Then there are those who are simply ignored. Dylan Klebold was suicidally depressed for over two years. He fantasized and wrote about killing himself liberally. Despite getting into trouble with the law, turning in school assignments that glorified murder and suicide and failing most of his classes senior year, his parents and friends claimed that they had no idea something was amiss. George Sodini, a middle-aged Pennsylvania man who shot up an aerobics class full of women, wrote in his journal that since he spent the past 20 years of his life alone and miserable, there was no reason to think that the next 20 wouldn’t be lonely and miserable as well. His mother had been emotionally abusive. His father hadn’t had a meaningful conversation with him in over 30 years. Simply put: he had nothing to live for. So why not take some revenge on your way out?

Gun control gets the headlines. Mental health care gets the headlines. Violence and video games and misogyny and internet forums and atheism — the list is endless at this point.

Here’s what doesn’t get the headlines: Empathy. Listening to those around you. Even if you don’t like them very much.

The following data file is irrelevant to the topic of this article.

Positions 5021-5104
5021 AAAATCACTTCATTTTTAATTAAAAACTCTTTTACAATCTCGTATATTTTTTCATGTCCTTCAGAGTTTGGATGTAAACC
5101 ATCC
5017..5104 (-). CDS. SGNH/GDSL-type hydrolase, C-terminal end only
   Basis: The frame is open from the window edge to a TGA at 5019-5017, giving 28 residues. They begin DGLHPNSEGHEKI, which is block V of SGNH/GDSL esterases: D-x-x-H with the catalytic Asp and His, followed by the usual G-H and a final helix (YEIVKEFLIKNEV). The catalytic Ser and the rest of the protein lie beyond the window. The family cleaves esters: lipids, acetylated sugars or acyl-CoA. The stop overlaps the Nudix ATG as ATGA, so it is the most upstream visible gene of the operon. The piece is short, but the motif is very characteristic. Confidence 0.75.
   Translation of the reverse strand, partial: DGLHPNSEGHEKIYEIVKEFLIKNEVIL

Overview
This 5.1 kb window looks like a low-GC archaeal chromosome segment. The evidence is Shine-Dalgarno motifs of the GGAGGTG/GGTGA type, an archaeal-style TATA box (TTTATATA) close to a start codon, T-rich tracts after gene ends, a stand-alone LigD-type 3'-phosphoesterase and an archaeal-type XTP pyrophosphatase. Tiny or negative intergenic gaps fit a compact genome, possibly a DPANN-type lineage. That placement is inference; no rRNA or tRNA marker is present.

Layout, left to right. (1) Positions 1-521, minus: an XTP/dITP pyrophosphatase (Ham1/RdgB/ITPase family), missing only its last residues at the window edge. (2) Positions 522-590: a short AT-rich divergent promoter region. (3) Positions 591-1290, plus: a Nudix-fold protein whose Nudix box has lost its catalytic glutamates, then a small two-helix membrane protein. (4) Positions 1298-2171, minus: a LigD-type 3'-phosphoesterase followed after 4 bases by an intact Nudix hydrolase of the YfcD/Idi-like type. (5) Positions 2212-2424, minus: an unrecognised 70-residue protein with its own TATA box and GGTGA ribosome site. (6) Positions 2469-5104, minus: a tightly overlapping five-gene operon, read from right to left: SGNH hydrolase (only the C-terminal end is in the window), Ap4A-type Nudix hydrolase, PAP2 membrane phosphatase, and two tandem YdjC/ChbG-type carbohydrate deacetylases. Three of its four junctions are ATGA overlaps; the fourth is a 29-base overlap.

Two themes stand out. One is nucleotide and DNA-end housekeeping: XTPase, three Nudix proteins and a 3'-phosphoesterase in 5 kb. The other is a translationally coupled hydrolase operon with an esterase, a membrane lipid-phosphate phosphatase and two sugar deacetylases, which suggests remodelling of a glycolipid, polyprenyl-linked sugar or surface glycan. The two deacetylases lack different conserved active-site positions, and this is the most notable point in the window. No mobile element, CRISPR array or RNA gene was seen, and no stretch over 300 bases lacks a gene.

Despite being relevant and important discussions, the glamorous headlines are ultimately distractions — they just feed into the carnage and the attention and the fame the killer desired. They are distractions from what is right in front of you and me and the victims of tomorrow’s shooting: people who need help. And while we’re all fighting over whose pet cause is more right and more true and more noble, there’s likely another young man out there, maybe suicidally depressed, maybe paranoid and delusional, maybe a psychopath, and he’s researching guns and bombs and mapping out schools and recording videos and thinking every day about the anger and hate he feels for this world.

And no one is paying attention to him.


Source: vonnegutpizza

"[In his book] Cullen said the myths were so widely reported that they were hard to take back later."


Stephanie Chen (CNN)

Interesting that some of His “facts” were widely spread myths.

(via acolumbineblog)
  • Question: Why didn't you publish the submit I sent you of their parents - Anonymous
  • Answer: